Antonio Conte is shuffling about Chelsea looking like a dead man walking, with last night's 4-1 capitulation away to Watford seemingly confirming his swift fall from grace at Stamford Bridge. Having already been hammered at home to Bournemouth after a deadline day that sowed rankle between Conte and his bosses, Chelsea's ten men barely broke into a trot as they were carved open by the Hornets.
It had been anticipated that Conte would today become the latest manager to endure Roman Abramovich's notorious short-termism and be sacked today, but the club statement featuring a stock image of the corner flag confirming the news has yet to be published.
Instead, the word is that Conte will limp forth. The BBC cite the fact that Chelsea are still in the top four, FA Cup, and Champions League as reasons not to fire him. The fact that they are still the champions of England doesn't seem to be worth a whole lot, however.
For how long Conte clings on, however, is open to debate as next Monday he faces a visit from the ghost of Chelsea managers past. West Brom come to Stamford Bridge on Monday night, and for some of his predecessors, they have worked as a kind of harbinger for doom.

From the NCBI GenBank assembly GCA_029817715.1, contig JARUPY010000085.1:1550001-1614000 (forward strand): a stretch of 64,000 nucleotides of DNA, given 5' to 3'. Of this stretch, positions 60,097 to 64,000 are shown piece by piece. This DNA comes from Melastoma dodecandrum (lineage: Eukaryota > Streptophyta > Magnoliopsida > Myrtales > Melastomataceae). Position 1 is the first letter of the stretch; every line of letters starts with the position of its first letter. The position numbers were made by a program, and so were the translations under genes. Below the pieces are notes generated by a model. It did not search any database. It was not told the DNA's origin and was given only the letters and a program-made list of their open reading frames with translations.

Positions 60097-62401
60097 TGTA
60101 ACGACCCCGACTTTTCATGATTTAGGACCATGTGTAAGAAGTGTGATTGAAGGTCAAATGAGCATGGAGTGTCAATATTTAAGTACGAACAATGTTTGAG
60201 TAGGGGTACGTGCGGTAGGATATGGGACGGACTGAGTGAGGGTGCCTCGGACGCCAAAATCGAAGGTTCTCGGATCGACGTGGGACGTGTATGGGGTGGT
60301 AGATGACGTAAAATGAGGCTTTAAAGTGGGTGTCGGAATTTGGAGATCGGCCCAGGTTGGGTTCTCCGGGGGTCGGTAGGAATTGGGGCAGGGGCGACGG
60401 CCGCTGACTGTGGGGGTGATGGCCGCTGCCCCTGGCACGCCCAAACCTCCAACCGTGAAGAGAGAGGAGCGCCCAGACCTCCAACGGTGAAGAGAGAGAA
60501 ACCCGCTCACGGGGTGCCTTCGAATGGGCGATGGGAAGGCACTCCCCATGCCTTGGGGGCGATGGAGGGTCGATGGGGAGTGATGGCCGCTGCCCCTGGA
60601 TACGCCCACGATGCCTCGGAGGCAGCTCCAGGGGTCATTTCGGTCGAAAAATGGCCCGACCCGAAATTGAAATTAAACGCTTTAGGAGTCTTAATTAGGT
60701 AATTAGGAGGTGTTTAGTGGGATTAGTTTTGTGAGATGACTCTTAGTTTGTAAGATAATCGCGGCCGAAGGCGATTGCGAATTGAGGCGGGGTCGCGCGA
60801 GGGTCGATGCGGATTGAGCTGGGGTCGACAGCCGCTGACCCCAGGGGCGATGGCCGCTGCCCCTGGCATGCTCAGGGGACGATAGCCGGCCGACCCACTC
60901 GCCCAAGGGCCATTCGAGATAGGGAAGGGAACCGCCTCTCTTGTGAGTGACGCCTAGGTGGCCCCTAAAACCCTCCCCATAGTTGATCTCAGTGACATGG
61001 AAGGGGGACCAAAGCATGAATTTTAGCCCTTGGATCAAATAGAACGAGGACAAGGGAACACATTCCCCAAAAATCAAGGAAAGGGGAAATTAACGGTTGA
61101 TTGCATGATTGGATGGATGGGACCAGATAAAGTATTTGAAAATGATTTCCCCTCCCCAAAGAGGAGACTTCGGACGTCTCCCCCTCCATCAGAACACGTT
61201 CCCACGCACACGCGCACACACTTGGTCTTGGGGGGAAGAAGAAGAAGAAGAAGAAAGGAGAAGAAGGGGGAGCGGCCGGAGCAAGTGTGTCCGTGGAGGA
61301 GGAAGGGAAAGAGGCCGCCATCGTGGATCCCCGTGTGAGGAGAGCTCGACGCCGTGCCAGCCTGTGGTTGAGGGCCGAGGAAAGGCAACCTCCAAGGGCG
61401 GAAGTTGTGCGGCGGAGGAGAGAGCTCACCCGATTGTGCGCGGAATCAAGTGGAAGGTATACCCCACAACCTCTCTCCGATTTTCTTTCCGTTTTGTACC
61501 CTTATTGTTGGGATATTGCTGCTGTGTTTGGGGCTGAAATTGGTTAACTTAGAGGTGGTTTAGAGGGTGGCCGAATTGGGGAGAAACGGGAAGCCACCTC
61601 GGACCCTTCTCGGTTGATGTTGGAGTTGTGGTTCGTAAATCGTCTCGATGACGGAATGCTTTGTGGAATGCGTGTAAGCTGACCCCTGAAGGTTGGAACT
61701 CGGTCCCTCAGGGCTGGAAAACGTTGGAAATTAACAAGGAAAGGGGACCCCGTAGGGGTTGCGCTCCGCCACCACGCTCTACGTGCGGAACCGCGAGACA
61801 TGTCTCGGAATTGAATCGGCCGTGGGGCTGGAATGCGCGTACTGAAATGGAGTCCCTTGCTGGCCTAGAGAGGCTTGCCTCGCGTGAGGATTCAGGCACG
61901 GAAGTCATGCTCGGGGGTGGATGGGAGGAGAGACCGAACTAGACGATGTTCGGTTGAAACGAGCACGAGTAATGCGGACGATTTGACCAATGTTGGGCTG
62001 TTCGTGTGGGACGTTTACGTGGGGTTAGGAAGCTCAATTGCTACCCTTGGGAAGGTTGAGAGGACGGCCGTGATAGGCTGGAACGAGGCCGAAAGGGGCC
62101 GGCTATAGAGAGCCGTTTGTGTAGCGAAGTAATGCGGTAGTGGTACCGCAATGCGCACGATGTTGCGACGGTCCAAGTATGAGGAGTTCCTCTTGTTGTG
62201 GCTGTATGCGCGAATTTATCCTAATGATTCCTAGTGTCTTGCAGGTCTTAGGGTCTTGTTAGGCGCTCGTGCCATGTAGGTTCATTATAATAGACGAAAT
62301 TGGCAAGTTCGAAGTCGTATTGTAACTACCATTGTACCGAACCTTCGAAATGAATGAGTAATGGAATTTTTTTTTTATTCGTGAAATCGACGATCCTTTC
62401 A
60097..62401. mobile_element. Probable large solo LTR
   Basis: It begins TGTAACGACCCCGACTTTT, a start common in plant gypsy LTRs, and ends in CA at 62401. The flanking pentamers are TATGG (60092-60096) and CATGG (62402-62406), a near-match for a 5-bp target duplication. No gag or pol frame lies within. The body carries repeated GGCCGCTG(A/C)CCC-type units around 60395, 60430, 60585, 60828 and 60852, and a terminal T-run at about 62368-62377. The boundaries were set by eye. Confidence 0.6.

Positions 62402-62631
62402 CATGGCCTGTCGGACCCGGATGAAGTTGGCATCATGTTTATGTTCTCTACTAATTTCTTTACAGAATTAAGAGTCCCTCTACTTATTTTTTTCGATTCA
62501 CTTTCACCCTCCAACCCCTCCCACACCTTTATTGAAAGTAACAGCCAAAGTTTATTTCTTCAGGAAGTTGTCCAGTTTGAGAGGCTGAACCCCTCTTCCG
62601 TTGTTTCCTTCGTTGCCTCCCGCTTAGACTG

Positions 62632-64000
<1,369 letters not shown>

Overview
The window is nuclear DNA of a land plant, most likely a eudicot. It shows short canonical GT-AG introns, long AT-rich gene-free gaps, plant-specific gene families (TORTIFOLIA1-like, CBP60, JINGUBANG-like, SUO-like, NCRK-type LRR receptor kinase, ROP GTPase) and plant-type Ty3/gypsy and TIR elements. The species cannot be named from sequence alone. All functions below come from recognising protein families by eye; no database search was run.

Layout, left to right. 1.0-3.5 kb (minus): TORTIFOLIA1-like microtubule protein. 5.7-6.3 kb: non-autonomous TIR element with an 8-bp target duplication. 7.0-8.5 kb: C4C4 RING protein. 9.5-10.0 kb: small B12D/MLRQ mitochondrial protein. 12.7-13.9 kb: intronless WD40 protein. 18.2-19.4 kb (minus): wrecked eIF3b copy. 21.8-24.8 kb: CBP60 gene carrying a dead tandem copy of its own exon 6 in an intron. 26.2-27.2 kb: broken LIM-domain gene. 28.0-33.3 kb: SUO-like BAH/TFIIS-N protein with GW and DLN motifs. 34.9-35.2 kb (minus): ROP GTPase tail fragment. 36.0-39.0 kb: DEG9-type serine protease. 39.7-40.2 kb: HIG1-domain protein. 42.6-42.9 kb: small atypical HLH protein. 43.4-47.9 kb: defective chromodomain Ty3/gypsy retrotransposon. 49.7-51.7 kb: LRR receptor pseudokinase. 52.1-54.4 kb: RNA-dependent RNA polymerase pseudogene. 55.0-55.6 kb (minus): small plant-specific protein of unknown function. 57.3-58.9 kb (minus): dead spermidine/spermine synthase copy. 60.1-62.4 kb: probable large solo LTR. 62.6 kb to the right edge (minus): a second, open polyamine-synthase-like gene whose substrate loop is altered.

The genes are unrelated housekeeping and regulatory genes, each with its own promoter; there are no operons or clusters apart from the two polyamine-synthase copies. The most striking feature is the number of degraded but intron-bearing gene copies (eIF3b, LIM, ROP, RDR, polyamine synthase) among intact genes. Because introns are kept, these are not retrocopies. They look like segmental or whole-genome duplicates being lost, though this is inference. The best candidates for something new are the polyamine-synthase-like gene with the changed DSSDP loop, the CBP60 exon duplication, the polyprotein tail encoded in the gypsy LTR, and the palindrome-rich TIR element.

Both Andre-Villas Boas and his (FA Cup and European Cup-winning) successor Roberto Di Matteo were both fired by Abramovich after defeats to West Brom.
After a run of three wins in 12, Villas-Boas was fired after a 1-0 defeat to West Brom. He had only been in the job for nine months. Di Matteo was then appointed, and he improbably won the Champions League against Bayern Munich along with the FA Cup. In spite of all of that, he too was fired just months into the following season. While he got the bullet after a Champions League loss to Juventus, his final domestic game was a defeat to West Brom.
A host of other managers left their jobs after facing West Brom, including Mick McCarthy (Wolves), Roberto Mancini (Man City), Paolo Di Canio (Sunderland), Chris Hughton (Norwich), Craig Shakespeare (Leicester), and Alex Ferguson. Although Fergie left on considerably different terms.